New Door-to-Door Sales Law

Local official wants tougher state rules for door-to-door sales
by Brian Anderson
Anniston Star
Aug 07, 2013 |
Calhoun County License Commissioner Barry Robertson with the paperwork that is necessary for door to door salesmen in his office at the County Administrative building in Anniston. Photo by Stephen Gross.

Recent legislation has put restrictions on door-to-door sales in Calhoun County, but some officials are now looking toward enacting tighter statewide laws on the practice.

Thanks to the passage of a bill sponsored by state Rep. Randy Wood, R-Saks, that took effect on Aug. 1, door-to-door salespeople in Calhoun County have to apply for individual licenses and go through criminal background checks at the Sheriff’s Office before selling in county neighborhoods. The law also requires salespeople to wear their licenses while they work and attach signs to their vehicles with the name and contact information of the company they work for. The bill also prohibits selling after dark.

“Something needed to be done,” said Wood, explaining he has received numerous complaints from residents about door-to-door salespeople using pushy tactics and acting suspiciously.

“Hopefully this will stop people from taking advantage of the elderly,” he said.

But now Calhoun County License Commissioner Barry Robertson said he thinks the state should get on board with an all-inclusive law with similar restrictions throughout Alabama.

“The thing I’ve found in my research is this isn’t just happening in Calhoun County,” said Robertson, who has been studying laws on door-to-door sales in other counties and states. “This isn’t just happening in Alabama. It’s happening throughout the country.”

Robertson said the push for a statewide identification badge is inspired, in part, by a law that’s been in effect for more than a year in Huntsville that requires a city-issued identification card for door-to-door salespeople. Kevin Flory, a license inspector for Huntsville, said the tactic actually puts pressure on companies hiring salesmen. If the individual receives enough complaints, the entire company can be barred from selling in the city, he said.

“We need to have the company vouch for the seller,” Flory said. “It makes them assure us the people selling in the city aren’t criminals and are going to obey the laws.”

Flory said Huntsville has issued 120 permits since adopting the law last summer. And the city also revoked one, he said, for an alarm company that received too many complaints.

How many door-to-door businesses actually bought licenses in Calhoun County before the new legislation passed is difficult to tell, Robertson said. Before the new law, only companies hiring door-to-door salespeople needed to buy a license. And those licenses weren’t any different from licenses the county made street vendors purchase.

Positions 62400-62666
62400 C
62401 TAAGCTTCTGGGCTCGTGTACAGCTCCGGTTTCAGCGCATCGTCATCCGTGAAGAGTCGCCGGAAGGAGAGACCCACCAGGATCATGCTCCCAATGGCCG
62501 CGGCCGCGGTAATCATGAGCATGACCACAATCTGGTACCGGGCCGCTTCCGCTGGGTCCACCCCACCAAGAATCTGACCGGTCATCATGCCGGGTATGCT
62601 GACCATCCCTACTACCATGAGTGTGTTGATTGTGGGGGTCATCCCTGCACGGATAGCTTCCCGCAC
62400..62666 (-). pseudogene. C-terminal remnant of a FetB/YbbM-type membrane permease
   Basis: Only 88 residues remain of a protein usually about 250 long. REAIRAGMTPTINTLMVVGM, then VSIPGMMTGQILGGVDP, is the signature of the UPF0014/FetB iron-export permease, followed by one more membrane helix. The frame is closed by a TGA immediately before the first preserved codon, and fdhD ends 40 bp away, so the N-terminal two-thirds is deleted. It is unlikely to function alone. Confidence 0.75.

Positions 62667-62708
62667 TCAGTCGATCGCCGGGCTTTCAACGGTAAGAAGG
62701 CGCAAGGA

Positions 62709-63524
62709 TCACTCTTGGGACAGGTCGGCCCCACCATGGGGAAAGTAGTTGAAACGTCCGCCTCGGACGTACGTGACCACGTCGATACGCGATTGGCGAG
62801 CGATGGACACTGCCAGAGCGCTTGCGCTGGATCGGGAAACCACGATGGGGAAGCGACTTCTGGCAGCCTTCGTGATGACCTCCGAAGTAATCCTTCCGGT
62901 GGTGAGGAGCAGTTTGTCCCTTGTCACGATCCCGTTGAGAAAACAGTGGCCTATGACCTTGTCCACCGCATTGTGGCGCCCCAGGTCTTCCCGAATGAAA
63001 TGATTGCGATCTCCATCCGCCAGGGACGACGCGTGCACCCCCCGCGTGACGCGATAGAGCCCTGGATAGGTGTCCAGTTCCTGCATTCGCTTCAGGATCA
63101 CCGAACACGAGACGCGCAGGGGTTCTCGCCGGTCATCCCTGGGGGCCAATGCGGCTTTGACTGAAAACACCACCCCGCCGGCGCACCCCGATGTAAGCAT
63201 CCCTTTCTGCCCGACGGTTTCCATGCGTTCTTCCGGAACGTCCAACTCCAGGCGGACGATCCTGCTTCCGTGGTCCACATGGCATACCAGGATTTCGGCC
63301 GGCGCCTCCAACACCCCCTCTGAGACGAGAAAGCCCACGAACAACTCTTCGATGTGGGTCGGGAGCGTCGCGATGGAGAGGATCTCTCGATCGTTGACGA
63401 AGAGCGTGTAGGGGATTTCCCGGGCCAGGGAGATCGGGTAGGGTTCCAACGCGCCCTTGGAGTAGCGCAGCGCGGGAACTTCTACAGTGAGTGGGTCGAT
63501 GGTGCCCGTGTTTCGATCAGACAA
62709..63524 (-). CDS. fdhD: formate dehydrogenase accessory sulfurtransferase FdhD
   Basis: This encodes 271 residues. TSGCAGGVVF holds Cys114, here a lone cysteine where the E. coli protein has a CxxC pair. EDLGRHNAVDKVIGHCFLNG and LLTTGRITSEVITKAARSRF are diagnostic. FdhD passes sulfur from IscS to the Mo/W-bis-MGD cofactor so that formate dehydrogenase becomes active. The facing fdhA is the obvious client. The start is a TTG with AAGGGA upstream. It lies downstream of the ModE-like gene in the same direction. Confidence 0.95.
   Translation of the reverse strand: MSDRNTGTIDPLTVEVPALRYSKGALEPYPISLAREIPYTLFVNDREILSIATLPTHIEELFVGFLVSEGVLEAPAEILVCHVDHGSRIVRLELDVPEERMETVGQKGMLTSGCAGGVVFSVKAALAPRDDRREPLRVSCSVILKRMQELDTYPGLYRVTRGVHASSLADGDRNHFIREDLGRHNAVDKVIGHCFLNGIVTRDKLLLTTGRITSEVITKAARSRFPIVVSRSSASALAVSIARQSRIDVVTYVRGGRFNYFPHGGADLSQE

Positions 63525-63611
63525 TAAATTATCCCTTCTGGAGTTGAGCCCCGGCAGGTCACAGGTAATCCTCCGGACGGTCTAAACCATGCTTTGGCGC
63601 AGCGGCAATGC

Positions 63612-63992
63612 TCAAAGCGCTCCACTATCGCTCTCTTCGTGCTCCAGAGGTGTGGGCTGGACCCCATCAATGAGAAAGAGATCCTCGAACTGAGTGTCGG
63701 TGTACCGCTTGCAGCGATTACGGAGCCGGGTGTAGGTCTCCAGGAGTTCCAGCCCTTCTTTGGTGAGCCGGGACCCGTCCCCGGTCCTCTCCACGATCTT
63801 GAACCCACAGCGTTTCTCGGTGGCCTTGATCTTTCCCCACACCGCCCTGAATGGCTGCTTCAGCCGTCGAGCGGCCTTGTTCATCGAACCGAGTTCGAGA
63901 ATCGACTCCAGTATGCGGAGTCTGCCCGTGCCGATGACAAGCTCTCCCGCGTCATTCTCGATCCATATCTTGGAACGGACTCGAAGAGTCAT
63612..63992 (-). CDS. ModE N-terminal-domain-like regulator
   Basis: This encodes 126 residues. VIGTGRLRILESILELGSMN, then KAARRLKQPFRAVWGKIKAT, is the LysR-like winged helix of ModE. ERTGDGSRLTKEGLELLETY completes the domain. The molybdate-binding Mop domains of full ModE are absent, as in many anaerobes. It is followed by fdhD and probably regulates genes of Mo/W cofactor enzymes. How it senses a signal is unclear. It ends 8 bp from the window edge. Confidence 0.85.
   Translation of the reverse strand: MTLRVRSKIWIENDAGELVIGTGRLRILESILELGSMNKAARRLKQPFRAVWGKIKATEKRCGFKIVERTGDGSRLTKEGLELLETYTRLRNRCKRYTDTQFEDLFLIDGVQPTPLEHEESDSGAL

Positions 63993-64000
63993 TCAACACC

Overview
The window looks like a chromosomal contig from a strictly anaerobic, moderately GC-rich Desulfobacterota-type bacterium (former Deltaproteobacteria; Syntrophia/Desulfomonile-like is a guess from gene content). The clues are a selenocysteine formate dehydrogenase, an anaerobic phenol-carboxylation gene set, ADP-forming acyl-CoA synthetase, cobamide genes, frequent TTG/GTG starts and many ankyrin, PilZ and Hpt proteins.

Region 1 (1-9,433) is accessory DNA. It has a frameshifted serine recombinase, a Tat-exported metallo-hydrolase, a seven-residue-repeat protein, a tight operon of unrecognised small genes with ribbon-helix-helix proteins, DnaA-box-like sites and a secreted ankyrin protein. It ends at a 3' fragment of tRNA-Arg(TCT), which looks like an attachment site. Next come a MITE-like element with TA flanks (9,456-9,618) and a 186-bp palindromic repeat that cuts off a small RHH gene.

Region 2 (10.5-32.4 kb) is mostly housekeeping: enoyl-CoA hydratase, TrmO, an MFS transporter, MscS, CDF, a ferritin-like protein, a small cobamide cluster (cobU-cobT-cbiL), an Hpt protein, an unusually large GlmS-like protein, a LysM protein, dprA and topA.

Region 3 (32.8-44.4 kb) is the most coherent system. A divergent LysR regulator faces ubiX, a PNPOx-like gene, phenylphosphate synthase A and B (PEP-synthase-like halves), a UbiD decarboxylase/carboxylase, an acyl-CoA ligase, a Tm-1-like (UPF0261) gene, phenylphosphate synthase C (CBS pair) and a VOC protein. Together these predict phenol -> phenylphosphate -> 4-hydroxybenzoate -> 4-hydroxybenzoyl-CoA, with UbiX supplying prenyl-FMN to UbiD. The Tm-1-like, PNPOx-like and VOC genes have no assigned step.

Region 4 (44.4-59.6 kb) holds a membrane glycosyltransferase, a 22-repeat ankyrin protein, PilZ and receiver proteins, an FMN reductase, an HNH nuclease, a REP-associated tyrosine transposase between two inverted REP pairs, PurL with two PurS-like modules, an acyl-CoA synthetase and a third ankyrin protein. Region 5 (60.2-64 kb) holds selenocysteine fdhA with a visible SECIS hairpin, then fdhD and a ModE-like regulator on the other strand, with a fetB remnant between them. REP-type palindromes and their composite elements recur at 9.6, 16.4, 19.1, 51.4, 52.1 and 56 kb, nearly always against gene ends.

And so far, no one has purchased an individual door-to-door sales license.

“That’s just the problem,” Robertson said. “No one is procuring these licenses, so we don’t know who’s out there doing this.”

Robertson said the idea behind the law isn’t to generate revenue, but rather to keep residents safe. He mentioned an incident in Talladega County last month involving an alleged assault on a resident by a man who claimed to be a door-to-door salesman in a neighborhood near Munford as an example of why these licenses and background checks are needed.

Attempts to reach the Talladega County Sheriff’s Office this week about the incident were unsuccessful, but a post on the Lincoln Police Department’s Facebook page cautioned residents about an assault involving someone pretending to be a door-to-door salesman.

“Do not open your door for anyone selling anything,” the post said. “We have had a terrible thing happen in our county where a woman was assaulted.”

Nothing that drastic has happened so far in Calhoun County, but Sheriff Larry Amerson said the number of residents complaining about being ripped off by door-to-door scammers has skyrocketed in recent years.

“It’s been ridiculous the number of people who’ve called with complaints the last four or five years,” Amerson said. “These sellers come in, run through the neighborhood, sell items that are typically far overpriced, and then when the customer wants to complain, the seller is long gone, and the customer has no recourse.”

Marcus Quinn, owner of Hoover-based MRM Marketing, which has a contract to sell Kirby vacuum cleaners, said his company already performs background checks on sellers, and encourages them to sell at reasonable times and to wear identification badges. Quinn said door-to-door sales is a tried-and-true method, and the salespeople he hires are just trying to achieve the American dream. Legislation restricting the practice, he said, is only hurting business opportunities in the community.

“This country and all 50 states, including Alabama, are coming out of one of the worst recessions since the Great Depression,” Quinn said. “The state of Alabama should not enact any legislation that would negatively impact income-earning opportunities.”

But Robertson said the idea isn’t to take away business from legitimate sellers.

“The only thing we’re asking is they get a license with us,” Robertson said. “That way, people know who they are, and that they’ve had a background check.”

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